"I just went in and casted my vote for yes on Proposition B in the city of Austin," said Abbott.
If passed, Prop B would restore the city-wide camping ban, reinstate the sit and lie ordinance in parts of downtown and the University of Texas at Austin campus, and eliminate panhandling from 7 a.m. to 7 p.m.
"The homeless situation the city of Austin has created is not good for the health and safety of the homeless, it doesn't provide dignity to the homeless and it certainly harms the living conditions of people in the entire city," said Abbott.
Buckingham also outlined a bill that would establish a statewide public camping ban. "What our bill does is it gives the cities of texas a tool that if they need it, they can help the homeless," she said.
However, Prop B is getting backlash from those saying it will only recriminalize being homeless.
"They want to make this all about tents but the reality is there are people inside those tents," said Chris Harris with Texas Appleseed. "The question that is unanswered by Prop B is what will happen to those people."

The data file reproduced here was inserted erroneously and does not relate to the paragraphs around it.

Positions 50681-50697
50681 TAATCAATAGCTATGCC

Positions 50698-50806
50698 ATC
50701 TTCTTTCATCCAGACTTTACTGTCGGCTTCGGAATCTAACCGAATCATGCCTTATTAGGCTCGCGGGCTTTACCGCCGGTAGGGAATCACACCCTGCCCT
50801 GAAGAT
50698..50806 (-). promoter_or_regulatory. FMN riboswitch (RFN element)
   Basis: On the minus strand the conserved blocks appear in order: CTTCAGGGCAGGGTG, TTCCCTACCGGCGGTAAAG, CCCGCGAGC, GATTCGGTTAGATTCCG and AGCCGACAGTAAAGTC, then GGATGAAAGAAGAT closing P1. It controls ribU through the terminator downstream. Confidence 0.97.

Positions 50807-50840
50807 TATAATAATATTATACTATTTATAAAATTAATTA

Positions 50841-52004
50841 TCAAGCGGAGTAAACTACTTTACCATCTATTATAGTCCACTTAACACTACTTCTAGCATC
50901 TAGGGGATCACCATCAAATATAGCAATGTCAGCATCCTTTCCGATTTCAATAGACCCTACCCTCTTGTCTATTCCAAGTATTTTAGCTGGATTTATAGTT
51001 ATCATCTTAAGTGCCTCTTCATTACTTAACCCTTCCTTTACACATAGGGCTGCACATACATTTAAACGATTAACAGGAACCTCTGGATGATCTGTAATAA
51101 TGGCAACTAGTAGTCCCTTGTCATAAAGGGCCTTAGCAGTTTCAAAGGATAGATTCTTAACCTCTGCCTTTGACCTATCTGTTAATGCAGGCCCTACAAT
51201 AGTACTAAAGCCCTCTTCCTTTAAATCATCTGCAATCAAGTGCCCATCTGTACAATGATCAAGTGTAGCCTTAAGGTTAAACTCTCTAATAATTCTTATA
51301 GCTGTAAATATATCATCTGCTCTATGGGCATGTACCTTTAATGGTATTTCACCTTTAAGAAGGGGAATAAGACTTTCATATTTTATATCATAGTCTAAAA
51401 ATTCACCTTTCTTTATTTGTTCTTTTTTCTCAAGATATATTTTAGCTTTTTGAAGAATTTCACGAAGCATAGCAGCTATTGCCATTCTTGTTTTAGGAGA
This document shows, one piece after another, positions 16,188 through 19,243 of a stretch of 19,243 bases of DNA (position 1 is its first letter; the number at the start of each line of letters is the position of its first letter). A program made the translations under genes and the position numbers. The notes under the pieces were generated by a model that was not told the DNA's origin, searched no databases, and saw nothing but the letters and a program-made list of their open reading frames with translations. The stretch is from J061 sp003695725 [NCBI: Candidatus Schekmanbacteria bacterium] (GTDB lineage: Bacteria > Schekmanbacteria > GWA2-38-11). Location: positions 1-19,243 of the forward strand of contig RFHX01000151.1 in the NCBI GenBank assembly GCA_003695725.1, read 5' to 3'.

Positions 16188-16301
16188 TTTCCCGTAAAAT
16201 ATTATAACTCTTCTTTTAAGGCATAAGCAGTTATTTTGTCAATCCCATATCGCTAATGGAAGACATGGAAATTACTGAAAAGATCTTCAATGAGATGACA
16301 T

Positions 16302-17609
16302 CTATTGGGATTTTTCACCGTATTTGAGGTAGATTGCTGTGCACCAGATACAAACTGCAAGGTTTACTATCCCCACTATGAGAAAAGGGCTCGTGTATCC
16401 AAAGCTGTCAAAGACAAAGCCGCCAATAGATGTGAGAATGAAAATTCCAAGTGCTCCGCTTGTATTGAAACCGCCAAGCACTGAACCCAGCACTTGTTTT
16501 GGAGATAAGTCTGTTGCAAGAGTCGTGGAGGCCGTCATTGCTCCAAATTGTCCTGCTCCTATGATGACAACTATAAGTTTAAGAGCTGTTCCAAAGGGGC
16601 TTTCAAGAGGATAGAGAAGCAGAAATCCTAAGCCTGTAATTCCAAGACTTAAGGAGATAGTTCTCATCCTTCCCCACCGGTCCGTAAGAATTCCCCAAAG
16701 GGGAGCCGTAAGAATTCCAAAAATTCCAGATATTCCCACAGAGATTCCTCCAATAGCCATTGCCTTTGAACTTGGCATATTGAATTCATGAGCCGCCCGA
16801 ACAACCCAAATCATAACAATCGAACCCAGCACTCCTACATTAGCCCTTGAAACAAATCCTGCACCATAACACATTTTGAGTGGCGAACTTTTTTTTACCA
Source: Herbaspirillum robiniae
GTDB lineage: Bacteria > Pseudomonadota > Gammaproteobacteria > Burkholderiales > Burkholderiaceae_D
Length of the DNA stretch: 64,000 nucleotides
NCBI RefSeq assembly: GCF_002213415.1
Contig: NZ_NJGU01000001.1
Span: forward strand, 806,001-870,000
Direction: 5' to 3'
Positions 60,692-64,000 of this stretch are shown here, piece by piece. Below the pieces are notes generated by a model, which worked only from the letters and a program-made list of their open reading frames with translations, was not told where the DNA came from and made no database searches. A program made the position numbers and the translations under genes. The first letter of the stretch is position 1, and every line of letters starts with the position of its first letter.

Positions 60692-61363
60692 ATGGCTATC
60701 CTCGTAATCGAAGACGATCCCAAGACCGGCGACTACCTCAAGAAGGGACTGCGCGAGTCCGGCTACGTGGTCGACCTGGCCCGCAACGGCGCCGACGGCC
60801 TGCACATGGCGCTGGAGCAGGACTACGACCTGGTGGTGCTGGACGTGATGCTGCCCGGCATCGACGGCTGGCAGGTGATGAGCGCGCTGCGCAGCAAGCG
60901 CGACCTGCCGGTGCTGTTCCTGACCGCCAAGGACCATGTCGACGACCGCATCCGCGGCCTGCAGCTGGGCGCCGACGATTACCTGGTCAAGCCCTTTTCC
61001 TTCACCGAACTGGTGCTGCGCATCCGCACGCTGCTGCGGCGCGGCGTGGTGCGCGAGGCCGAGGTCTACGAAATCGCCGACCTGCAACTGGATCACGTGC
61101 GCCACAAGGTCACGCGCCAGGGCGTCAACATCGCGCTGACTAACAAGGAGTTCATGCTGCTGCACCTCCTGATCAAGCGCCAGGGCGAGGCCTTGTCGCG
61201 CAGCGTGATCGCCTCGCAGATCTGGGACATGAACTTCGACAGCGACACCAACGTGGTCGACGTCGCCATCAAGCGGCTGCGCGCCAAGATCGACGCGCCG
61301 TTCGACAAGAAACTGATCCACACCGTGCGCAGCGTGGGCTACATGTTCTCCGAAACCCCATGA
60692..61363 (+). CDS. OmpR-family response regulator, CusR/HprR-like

Harris believes the supporters of Prop B aren't offering tangible solutions "There is real progress in our city to house people for the first time in years. It is undoubtedly because of the pressure created in making the problem more visible."
Abbott says the state will have $133 million set aside from the federal government to address homelessness. Meanwhile, the city of Austin's homeless strategy officer says she has identified a temporary shelter location that can be used to help get people out of encampments faster. The city also announced a plan to house 3,000 people in the next three years.
"I just want to voice my support for us to make a sizeable investment in this strategy and plan," said Austin City Council member Vanessa Fuentes.
No matter where you may stand, city and state leaders want to be sure Austinites know that they need to get out and vote.